I recently saw a post on Facebook written in response to hurricane relief efforts. I don’t remember where the post came from, but I remember that it said something about how people “are really good at acute compassion, but pretty bad at chronic empathy.” As someone who lives with multiple sclerosis (MS) every day, this really struck a chord with me.
When I was diagnosed with MS, I got the usual cards, flowers, and casseroles, but those seemed to tail off over time. But MS doesn’t tail off. I live with it every single day. I understand that diseases can make people uncomfortable, but please don’t back away because you feel helpless. What many of us really desire is very simple. And all it takes is a few words.
Here are 3 things you can say to someone living with a lifelong disease, instead of giving that person a lifetime of casseroles:
1. “What is it like?”
One of the things that makes chronic illness difficult for people to relate to (despite most of us knowing somebody living with one) is lack of information. The Internet is a treasure trove of resources for nearly every affliction. I recommend learning about someone’s illness on your own, but you can also just ask us.
While I might be shy and vague at first, it’s because I’m not sure if people are genuinely interested in my day-to-day life with MS. But please ask, because we may want to tell you.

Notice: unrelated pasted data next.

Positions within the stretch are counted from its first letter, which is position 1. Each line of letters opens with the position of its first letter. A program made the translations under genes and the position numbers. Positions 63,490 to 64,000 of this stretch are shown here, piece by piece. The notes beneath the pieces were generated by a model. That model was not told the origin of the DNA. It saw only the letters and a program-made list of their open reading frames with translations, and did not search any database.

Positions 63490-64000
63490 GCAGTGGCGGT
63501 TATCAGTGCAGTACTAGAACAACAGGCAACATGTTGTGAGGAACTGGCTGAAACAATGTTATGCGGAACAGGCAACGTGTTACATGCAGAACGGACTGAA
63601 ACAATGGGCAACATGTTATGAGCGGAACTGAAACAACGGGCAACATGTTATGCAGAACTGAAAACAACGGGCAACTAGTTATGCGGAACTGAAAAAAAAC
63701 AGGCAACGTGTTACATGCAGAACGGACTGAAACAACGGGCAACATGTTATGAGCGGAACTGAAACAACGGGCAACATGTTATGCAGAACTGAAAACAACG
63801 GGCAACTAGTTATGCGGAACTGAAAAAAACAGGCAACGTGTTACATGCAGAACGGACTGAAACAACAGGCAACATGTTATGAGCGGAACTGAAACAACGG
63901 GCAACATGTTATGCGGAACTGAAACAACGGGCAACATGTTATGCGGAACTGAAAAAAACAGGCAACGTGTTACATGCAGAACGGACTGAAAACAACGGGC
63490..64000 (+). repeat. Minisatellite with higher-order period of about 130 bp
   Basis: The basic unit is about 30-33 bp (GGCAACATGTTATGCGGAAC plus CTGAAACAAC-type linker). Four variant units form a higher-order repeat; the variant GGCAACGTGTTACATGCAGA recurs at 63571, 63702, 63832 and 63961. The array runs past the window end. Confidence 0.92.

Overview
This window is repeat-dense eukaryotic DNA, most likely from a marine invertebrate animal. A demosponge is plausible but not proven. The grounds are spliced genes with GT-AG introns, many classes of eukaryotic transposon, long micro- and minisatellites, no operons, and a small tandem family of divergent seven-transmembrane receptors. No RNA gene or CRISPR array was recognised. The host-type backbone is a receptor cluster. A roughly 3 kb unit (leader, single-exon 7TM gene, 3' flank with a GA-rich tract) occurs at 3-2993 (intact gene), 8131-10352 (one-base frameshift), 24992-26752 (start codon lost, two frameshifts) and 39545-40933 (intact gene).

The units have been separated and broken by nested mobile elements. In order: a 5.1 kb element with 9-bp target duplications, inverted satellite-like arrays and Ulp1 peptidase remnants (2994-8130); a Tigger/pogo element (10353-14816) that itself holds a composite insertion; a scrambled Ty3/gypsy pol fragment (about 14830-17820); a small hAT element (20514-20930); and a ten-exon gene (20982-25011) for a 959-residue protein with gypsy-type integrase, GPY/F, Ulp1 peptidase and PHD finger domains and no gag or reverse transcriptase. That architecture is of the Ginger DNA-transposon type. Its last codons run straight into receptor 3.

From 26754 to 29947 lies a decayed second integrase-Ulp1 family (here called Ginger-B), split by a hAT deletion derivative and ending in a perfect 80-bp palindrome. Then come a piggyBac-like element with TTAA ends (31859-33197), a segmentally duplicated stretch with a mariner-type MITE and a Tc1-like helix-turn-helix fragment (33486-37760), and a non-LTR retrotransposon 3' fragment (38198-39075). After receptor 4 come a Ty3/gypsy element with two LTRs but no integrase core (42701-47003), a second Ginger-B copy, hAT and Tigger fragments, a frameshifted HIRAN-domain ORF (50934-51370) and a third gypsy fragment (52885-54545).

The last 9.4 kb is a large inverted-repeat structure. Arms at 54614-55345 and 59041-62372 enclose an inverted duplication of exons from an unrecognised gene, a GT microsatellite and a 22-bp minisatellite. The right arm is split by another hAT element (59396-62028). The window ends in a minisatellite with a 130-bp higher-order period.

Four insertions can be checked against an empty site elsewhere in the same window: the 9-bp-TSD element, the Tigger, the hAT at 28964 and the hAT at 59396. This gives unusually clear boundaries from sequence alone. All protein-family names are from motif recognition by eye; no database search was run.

2. “What can I do for you?”
Everyone’s specific situation and condition is different. And that means needs can vary. However, one thing most of us living with MS share in common is fatigue. Sometimes my fatigue feels like walking the length of a football field in three feet of snow. Or It’s like escaping quicksand. If you have some free time, ask me if you can go grocery shopping or fold my laundry for me. It helps, I swear!
3. “How are you?”
To me, this is the most impactful thing you could utter. Or better yet, “How are you today ?” My symptoms may vary from day to day, with “good days” thrown in here and there. But even on a “good” day, I may be challenged with my MS symptoms. Many times I just smile and assure everyone that everything is fine. Maybe it’s to blend in or maybe it’s to avoid sounding like a whiner or a burden. Whatever the reason may be, it’s important to be patient with anyone living with a chronic condition like MS.
These three ways to show you care are so powerful for people living with MS, but it’s important to keep them in your back pocket for anyone. They can dramatically turn a person’s day around, and provide some needed support.
Regardless of your situation, you can’t tell what is going on in a person’s life simply by their appearance. Asking these questions can carry more weight than you know. I encourage you to use these questions sincerely and freely—and never underestimate their power.